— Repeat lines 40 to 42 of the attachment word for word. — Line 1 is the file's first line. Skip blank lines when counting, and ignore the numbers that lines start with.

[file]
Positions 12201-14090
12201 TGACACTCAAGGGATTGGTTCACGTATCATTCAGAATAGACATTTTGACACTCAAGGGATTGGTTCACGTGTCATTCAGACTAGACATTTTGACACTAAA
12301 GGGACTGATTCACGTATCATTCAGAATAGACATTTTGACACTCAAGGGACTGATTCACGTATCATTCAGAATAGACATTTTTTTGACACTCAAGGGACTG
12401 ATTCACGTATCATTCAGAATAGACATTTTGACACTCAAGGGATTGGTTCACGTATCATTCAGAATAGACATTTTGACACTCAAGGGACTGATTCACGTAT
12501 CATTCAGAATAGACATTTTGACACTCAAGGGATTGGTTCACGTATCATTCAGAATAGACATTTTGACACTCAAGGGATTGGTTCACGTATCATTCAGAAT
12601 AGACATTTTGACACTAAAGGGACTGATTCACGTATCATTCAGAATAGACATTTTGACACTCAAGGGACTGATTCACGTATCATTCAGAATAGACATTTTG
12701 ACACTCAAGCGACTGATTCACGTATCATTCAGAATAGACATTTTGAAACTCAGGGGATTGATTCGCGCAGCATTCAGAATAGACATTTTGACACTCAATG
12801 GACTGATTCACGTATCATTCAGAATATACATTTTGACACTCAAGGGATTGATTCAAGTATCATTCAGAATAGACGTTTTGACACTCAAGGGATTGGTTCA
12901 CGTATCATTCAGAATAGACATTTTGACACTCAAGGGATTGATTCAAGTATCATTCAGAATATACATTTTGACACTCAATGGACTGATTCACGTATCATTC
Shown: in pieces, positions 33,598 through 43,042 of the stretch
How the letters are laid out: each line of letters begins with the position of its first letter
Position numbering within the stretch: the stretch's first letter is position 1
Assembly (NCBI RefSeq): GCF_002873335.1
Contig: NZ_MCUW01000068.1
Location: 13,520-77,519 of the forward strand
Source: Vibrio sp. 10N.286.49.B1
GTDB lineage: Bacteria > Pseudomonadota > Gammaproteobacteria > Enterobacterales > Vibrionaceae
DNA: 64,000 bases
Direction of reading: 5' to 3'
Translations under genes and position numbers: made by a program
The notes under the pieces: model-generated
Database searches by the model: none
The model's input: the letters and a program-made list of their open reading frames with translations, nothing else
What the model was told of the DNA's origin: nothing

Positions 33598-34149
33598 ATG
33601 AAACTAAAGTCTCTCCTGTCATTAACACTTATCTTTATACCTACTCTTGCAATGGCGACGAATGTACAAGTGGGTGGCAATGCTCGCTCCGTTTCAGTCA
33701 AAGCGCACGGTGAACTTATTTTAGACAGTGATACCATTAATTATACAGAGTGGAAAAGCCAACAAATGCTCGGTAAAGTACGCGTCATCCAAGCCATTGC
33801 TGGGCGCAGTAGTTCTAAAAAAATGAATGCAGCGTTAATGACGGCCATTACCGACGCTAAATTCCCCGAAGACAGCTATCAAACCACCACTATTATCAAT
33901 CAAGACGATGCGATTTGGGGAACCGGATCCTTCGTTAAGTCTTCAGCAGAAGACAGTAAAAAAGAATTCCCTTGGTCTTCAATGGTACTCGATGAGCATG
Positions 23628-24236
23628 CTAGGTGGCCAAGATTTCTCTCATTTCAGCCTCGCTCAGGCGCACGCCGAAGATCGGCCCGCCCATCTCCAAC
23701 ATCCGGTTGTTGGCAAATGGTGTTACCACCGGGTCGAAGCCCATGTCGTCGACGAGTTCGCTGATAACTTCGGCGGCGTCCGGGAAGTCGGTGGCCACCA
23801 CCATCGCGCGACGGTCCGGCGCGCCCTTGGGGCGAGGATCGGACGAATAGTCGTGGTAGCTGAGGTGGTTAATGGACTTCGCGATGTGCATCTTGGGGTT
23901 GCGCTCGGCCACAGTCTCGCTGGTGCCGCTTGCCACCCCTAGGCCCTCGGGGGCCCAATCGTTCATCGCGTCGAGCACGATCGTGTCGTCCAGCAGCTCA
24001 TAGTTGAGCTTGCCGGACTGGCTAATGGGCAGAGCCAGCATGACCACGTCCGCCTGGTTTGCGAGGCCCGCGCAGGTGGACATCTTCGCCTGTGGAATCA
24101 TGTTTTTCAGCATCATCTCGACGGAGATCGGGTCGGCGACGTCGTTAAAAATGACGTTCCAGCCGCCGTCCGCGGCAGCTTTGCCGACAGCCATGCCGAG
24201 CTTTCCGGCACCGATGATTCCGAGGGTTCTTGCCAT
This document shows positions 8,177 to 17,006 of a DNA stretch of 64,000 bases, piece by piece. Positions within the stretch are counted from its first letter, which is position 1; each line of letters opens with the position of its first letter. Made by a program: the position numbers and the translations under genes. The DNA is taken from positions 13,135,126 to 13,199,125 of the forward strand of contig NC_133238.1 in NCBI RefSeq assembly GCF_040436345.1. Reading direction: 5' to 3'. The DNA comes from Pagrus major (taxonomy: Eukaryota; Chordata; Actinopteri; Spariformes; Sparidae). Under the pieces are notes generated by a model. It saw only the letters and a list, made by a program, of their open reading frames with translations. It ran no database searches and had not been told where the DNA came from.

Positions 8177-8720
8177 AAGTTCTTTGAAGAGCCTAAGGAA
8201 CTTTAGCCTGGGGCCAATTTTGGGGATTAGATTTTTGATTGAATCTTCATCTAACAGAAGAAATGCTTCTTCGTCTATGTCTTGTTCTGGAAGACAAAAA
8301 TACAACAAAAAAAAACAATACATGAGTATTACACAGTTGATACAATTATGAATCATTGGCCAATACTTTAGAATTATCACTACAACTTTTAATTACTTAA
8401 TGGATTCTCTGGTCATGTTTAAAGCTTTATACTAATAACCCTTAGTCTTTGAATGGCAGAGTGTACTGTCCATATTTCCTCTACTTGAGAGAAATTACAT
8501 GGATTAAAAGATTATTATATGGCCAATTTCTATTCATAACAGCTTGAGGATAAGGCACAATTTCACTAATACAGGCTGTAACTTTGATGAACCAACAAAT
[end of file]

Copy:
Positions 8177-8720
8177 AAGTTCTTTGAAGAGCCTAAGGAA
8201 CTTTAGCCTGGGGCCAATTTTGGGGATTAGATTTTTGATTGAATCTTCATCTAACAGAAGAAATGCTTCTTCGTCTATGTCTTGTTCTGGAAGACAAAAA